Rain, high elevation snow falling at Tahoe; Big storm to end year on way | SierraSun.com

Rain, high elevation snow falling at Tahoe; Big storm to end year on way

A Caltrans webcam view of Interstate 80 over Donner Summit.

TRUCKEE, Calif. — The rain is coming down in buckets and winds howled through the night at Lake Tahoe.

The precipitation is turning to snow Tuesday morning on some Sierra highways, including Interstate 80 west of Truckee near Donner Summit, prompting the National Weather Service in Reno to update its winter storm warning that went into effect at 7 a.m., a few hours earlier than anticipated.

Heavy rain and snow is expected through the end of the advisory at 10 a.m. Wednesday. Snow accumulations of 3 to 10 inches at lake level are possible with 1 to 2 feet above 7,000 feet. 

“Snow levels will lower through the morning with the colder phase of the storm moving in,” the service said. “Snow levels will drop to near 7,000 feet by mid-morning and near lake level by late this afternoon before dipping to around 5,000 feet this evening.”

The wind gusts will also reach up to 50 mph bringing waves up to 5 feet on the lake creating hazardous conditions. The service said Sierra ridgetop wind gusts overnight hit 100-120 mph.

The Nevada Department of Transportation is reminding travelers to slow down to avoid collisions, saying that 175 crashes occurred in bad weather between Oct. 1, 2021, and April 30, 2022, including two fatalities.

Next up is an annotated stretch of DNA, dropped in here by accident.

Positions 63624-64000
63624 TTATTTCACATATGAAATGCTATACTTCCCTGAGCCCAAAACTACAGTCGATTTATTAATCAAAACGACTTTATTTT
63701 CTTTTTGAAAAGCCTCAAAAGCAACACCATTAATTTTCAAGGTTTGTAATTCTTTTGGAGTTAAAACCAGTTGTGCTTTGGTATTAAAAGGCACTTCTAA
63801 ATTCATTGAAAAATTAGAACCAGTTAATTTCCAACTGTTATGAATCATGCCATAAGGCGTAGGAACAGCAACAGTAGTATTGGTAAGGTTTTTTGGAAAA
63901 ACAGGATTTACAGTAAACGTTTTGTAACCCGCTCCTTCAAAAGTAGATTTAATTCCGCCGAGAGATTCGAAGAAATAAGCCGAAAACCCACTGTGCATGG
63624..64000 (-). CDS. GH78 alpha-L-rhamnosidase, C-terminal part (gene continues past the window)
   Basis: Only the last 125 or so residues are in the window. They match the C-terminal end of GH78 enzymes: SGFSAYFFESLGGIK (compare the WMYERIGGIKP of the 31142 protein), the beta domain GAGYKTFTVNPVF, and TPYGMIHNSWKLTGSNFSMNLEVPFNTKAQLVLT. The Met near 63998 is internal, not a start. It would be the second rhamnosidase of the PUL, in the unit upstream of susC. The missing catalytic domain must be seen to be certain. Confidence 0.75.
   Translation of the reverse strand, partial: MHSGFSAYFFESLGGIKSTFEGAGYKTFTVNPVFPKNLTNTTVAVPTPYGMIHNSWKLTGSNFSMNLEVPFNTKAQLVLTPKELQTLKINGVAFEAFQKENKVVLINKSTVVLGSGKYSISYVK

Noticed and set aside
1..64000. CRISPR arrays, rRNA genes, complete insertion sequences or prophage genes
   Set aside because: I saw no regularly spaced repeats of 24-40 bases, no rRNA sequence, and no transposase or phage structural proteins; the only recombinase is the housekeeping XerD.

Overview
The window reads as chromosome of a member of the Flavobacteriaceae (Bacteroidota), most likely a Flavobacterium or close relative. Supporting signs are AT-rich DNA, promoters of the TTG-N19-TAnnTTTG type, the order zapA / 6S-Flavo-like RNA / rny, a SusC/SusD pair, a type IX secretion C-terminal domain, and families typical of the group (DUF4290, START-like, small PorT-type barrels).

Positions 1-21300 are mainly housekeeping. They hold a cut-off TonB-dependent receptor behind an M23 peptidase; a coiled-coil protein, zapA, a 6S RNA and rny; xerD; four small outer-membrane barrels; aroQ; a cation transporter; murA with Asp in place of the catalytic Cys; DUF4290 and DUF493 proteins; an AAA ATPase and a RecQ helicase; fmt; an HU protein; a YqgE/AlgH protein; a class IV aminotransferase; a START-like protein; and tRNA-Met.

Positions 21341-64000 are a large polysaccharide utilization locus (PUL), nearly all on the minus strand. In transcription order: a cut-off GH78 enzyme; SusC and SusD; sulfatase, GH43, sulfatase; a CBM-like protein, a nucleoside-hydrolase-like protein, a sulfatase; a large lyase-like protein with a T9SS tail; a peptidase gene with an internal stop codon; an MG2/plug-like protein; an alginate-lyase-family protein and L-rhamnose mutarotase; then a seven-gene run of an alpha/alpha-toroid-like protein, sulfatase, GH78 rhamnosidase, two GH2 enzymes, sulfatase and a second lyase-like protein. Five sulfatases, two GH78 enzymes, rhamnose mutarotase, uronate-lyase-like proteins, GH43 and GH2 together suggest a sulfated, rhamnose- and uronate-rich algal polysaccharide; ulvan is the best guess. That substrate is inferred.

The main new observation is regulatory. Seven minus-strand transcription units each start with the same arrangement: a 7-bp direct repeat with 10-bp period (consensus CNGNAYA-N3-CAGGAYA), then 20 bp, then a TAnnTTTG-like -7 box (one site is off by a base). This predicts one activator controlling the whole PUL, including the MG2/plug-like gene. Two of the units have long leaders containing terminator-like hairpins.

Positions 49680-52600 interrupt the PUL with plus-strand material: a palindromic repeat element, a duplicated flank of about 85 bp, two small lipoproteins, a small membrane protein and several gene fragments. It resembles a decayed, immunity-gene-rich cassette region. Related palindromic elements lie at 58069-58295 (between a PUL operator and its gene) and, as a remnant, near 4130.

The Sierra Avalanche Center issued an avalanche warning that is in effect through 7 a.m. Wednesday for high danger in the backcountry.

There are no chain requirements yet on Tahoe area highways, but that is expected to change with the snow levels dropping Through the day on Tuesday.

The potent storms will continue through the New Year’s holiday weekend with another system expected to tap into an atmospheric river Friday through early Sunday morning and dump heavy rain and high elevation snow, the service said in a special statement.

Liquid totals in the Sierra could reach 5 to 7 inches over a 2-day period, resulting in several feet of snow in the High Sierra, with 2 to 4 inches in the foothills, and 1 to 2 inches across western Nevada.

Snow levels are expected to be around the 8,000-8,500-foot range for about 24 hours during the heaviest precipitation before falling Saturday afternoon which will create hazardous travel conditions over mountain passes by evening and to Lake Tahoe and foothill elevations by early Sunday morning, the statement said, and added that the snow will be a heavy and wet Sierra cement.

The service said there will be rises on rivers, creeks and streams but there is no mainstream river flooding expected, although urban and poor drainage problems may bring localized concerns.

The winds associated with the weekend storm won’t be as strong as early Tuesday morning but will still be gusty from the southwest.

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